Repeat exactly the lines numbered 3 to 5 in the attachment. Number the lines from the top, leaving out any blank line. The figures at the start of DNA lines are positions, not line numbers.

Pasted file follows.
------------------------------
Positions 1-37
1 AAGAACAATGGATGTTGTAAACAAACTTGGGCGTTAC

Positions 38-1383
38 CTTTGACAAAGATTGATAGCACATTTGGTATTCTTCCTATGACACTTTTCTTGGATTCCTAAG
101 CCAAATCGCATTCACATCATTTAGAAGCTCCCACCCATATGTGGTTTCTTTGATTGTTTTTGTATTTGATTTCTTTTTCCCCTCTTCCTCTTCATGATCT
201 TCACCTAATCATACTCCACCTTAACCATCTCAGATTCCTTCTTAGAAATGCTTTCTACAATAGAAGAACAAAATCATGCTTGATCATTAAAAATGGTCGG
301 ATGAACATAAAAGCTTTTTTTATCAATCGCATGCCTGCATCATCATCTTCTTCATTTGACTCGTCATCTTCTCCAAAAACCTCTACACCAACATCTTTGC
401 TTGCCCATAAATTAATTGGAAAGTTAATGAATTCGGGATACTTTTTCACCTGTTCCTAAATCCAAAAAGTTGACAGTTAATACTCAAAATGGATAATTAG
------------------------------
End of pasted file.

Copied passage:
Positions 38-1383
38 CTTTGACAAAGATTGATAGCACATTTGGTATTCTTCCTATGACACTTTTCTTGGATTCCTAAG
101 CCAAATCGCATTCACATCATTTAGAAGCTCCCACCCATATGTGGTTTCTTTGATTGTTTTTGTATTTGATTTCTTTTTCCCCTCTTCCTCTTCATGATCT